I beg to differ, there is zero risk for anti-cheat triggers, spice just feeds input to the virtual PS/2 controller, which Windows sees as a bog stock standard PS/2 compatible mouse. You’re more likely to trigger “anti-cheat” with a USB hub passed through as there is no way for Qemu to filter out strings that may give hints to the fact that it’s a virtual device.
IIRC there are a few anti-cheats that pick up on spice now. I could be mistaken though.
It’s impossible unless they are detecting the QXL VGA device. Even still SPICE simply feeds input to the I8042 controller, which is a standard part of every PC on the planet.
I run qemu outside of libvirt so I don’t have to attach the QXL device to the guest, spice is completely isolated from the guest, it is impossible for the guest to be aware of it.
it may be qxl related then, because blizzard and battleye both seem to have the usual suspects pretty angry with losing their VMs recently, and everyone is blaming spice
either way evdev passthrough should achieve essentially the same thing.
It must be, because I use it daily and play PUBG which uses BattlEye.
Thats fine until you start running a Linux Guest and a Windows Guest with LG running VM->VM. evdev capture can not handle this scenario.
good to know, hadn’t gotten around to testing it myself yet.
I have been banned for playing hearthstone on WINE, before though
do… do people do that?
not an edge case I had considered
I do that :). TR is such a powerful platform its stupid to dedicate it to a desktop environment only.
The actual host spins up 6 VMs (web-dev, asterisk, bareos, gitlab, windows, linux workstation), using OpenVSwitch to VLAN tag them keeping them isolated from the “Unsecure” network which the Windows guest runs on. My workstation is a Guest with a VEGA passthrough, and Windows is a NVIDIA passthrough.
are you just running a headless hypervisor/homelab type thing?
I knew a few folks that did that on xen/esxi way back when
Essentially, I used to run XEN and dreamed of the day I could run my workstation on the same machine. Now that day is here, and I do just that. The experience is exceptional, being able to reboot VMs independently of each other (except for the vega bug) and keep on working away.
Ie, windows does an update, so I just push Looking Glass onto another workspace while I keep chatting with my mates on TS which is running in the Linux guest.
I dedicate 4 cores to windows, and 4 to my workstation, and it never misses a beat. I export the underlying filesystem to the linux guest as a NFS share, so the guest doesn’t have to worry about ZFS, etc…
makes sense, and yeah hw virt has definitely come a long way in just a few years.
fun fact: you can expose a zfs vdev as a block device if you want
there are people getting quadro passthrough working on bhyve right now, as soon as the wrinkles are ironed out on that I really want to set up something similar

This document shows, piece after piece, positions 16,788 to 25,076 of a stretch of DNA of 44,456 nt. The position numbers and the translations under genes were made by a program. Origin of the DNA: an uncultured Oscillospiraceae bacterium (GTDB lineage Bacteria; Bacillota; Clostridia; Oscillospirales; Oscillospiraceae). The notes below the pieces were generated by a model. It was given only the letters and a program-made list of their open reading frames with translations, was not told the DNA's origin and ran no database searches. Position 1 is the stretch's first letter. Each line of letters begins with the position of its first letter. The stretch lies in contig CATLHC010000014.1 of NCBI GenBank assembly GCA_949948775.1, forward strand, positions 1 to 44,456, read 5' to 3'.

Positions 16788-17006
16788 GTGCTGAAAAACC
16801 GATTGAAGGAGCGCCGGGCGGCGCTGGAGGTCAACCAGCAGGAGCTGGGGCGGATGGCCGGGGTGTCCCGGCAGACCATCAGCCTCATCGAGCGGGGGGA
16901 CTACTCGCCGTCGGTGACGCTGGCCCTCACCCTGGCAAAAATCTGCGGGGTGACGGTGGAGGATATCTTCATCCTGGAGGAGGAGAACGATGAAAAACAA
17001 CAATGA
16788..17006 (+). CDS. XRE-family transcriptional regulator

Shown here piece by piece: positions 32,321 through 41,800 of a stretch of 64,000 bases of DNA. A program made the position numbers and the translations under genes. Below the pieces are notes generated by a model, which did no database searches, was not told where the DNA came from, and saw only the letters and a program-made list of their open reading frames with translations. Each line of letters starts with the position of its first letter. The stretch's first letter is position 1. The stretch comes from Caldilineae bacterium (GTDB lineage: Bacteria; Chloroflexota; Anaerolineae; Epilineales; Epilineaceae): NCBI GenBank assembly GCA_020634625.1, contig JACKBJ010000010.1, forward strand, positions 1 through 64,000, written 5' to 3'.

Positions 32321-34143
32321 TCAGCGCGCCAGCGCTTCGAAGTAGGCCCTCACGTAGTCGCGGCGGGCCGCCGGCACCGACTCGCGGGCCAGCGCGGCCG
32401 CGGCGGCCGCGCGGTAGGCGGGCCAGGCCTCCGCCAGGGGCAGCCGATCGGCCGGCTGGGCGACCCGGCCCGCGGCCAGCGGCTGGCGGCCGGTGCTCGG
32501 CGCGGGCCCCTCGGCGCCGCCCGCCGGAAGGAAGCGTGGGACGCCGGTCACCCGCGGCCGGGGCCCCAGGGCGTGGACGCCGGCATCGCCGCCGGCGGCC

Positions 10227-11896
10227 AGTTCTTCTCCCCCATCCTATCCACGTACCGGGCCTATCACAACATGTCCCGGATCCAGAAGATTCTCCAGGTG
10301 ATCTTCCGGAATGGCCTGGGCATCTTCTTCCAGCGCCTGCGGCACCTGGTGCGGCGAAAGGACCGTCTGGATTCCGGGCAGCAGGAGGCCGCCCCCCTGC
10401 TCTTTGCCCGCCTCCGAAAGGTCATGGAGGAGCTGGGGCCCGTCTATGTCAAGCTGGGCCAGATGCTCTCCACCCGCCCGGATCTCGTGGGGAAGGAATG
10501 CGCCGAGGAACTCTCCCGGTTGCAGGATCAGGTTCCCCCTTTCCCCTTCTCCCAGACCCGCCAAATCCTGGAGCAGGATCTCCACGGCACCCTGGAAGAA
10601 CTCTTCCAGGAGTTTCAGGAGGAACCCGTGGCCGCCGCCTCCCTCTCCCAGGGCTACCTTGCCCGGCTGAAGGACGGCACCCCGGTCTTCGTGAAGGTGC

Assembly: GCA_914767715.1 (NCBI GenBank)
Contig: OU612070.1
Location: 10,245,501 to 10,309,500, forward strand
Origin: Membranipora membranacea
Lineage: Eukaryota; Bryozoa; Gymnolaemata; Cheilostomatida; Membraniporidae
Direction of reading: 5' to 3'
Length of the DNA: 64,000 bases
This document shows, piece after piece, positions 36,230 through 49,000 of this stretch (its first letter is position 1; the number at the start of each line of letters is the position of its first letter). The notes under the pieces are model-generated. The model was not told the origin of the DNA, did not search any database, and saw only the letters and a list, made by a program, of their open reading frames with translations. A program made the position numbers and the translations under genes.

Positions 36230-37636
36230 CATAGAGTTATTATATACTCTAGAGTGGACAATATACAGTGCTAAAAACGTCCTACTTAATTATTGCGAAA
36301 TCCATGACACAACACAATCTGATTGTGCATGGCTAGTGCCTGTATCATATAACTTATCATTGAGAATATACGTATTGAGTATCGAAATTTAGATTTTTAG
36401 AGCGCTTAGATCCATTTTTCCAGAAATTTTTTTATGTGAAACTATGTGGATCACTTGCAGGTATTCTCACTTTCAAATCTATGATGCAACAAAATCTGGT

Yes, I am aware of this, which is where the rootfs lives, but /home is mounted as a NFS share, making it easy for backup/snapshots, etc.
Left: three machines, the host, a remote server, and my backup VM.
Middle: Looking Glass + PUBG
Right: webtask.io project I am working on at current.
The main reason to run the workstation seperate from the host, is security. Since I do a ton of development, I can not risk a stray command, rogue script, or bad bit of code, blowing away the other VMs. The worst the Linux guest can do, is screw itself.
ah, yeah that’s a good idea
Oh, and this has also cut my power bill down by 40%, since I was able to deprecate the office server and integrate it all into the one machine.
That’s great! Something people forget about a lot is the power bill.
For my understanding regarding LG: are keyboard and mouse redirections made through the Spice server set on the VM?
Oh, of course! Forgive me. Between the Linux host and the Linux guest, I got confused and lost sight of which step I should follow. After adding the shmem device in XML, I got the server running correctly in Windows.
In Linux, however, I’m getting an error in the client:
[I] main.c:692 | run | Looking Glass ()
[I] main.c:693 | run | Locking Method: Atomic
[I] main.c:686 | try_renderer | Using Renderer: OpenGL
[I] main.c:775 | run | Using: OpenGL
[E] main.c:635 | map_memory | Failed to stat the shared memory file: /dev/shm/looking-glass
[E] main.c:860 | run | Failed to map memory
Maybe worth mentioning: For these instructions:
It is suggested that you create the shared memory file before starting the VM with the appropriate permissions for your system, this only needs to be done once at boot time, for example (this is a sample script only, do not use this without altering it for your requirements):
chown user:kvm /dev/shm/looking-glass
chmod 660 /dev/shm/looking-glass
There is no ‘kvm’ user in unraid, so I did chmod 777.
Edit: For reference, I’m using the A11 client. I also tried A10 and it gives the same result.
Are you trying to run VM->VM? If so read the
README.md file in the
Answered my own question.
Tried the evdev method + VFIO drivers for mouse/keyboard: works great with LG!!
Never enjoyed CTRL-CTRL that much